Is There a Strong Link Between Birth Control and Depression
A study conducted in Denmark has shown that one of the side effects of birth control is that it greatly increases depression. It was conducted over a period of 10+ years (2000-2013) and included progestin and combination types such as the pill, intrauterine devices [IUDs], the shot and the patch. Women 15-19 years of age showed a 70% higher rate of depression as measured by when they started anti-depressants and their first diagnosis of depression at a psychiatric hospital.
The study about Birth Control and depression included over 1 million women using progestin-only birth control and also those using combination contraceptives that included two key hormones, which are used frequently by women in the U.S.
Dr. Kristopher Kaliebe, Associate Professor of Psychology at the University of South Florida, said he notices psychological changes in some of his female patients after they start taking birth control. Dr. Kaliebe was not part of the Danish study. The study did indicate mood deterioration, and changes in the brain related to emotions.
Physicians who prescribe these drugs often are not skilled in mental health issues both in terms of detection, and treatment.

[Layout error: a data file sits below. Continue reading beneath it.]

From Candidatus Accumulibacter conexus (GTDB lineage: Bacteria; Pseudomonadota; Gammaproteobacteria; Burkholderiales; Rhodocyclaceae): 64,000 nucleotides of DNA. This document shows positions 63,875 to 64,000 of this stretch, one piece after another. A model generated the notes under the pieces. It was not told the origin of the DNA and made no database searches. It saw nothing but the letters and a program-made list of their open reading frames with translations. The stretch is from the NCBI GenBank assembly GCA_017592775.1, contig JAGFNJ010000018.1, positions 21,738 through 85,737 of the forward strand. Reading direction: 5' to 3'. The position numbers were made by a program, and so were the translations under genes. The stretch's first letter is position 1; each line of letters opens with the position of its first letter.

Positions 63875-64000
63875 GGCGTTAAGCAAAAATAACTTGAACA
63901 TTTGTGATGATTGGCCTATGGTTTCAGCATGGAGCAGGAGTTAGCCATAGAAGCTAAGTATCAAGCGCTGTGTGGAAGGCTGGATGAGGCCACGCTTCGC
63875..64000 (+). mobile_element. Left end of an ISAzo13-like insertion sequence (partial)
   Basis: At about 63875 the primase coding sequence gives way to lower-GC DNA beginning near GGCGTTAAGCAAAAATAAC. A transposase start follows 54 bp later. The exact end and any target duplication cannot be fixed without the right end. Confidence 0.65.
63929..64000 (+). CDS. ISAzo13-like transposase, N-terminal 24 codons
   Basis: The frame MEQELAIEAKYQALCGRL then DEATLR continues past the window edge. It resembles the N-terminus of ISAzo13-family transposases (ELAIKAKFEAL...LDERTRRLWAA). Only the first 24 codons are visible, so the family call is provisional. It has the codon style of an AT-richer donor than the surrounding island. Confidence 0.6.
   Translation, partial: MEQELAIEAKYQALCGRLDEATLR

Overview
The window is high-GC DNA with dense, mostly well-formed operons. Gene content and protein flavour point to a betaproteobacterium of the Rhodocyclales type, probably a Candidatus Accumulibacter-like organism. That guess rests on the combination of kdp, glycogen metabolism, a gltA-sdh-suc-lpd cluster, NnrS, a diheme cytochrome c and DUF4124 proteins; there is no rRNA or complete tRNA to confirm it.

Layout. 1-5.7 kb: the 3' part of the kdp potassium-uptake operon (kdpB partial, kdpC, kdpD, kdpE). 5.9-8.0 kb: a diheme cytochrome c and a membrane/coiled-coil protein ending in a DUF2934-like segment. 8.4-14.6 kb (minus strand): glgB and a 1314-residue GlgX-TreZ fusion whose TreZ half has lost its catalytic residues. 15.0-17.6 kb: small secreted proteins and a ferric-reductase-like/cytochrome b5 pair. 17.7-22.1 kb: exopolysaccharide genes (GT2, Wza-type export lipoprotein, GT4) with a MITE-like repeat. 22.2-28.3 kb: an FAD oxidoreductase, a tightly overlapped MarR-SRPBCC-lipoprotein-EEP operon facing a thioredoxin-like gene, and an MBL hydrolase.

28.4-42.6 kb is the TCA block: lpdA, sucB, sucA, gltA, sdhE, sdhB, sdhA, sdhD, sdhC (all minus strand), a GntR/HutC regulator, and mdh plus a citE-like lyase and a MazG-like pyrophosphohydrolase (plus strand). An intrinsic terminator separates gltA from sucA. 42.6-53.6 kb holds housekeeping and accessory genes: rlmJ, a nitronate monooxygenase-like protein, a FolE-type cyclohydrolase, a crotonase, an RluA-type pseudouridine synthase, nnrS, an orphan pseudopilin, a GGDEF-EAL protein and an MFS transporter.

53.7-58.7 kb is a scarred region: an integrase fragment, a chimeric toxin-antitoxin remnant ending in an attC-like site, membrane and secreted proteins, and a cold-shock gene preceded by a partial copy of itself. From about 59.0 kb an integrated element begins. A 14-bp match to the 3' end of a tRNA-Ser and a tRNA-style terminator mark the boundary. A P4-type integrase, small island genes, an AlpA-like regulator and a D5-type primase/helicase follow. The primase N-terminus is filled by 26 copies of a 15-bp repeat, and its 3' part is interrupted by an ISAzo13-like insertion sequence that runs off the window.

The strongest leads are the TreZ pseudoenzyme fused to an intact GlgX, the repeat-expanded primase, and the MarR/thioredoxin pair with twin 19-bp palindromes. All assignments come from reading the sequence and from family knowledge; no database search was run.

It was also observed that use of Intrauterine Devices (IUD’s) like Mirena, greatly increased the number of depression diagnoses (nearly tripling them) and use of antidepressants. The study indicates risks for those who are deciding when to start birth control. Speaking about younger women, Dr. Øjvind Lidegaard, Clinical Professor of Obstetrics and Gynecology at the University of Copenhagen and co-author of the study, said “Women in that age group have already experienced dramatic hormone changes due to their adolescence.” He continued, “When such dramatic changes occur, women are more sensitive, not just to hormonal changes, but to other experiences in their lives.”
Dr. Lidegaard said, “Doctors should inform women considering birth control, of depression as a possible side effect of the drug.” The information allows women to make decisions about their contraceptive options that are based on their holistic health.
Large Study Links Contraceptive Use to Depression, https://khn.org/news/large-danish-study-links-contraceptive-use-to-risk-of-depression
Association of Hormonal Contraception with Depression, https://jamanetwork.com/journals/jamapsychiatry/fullarticle/2552796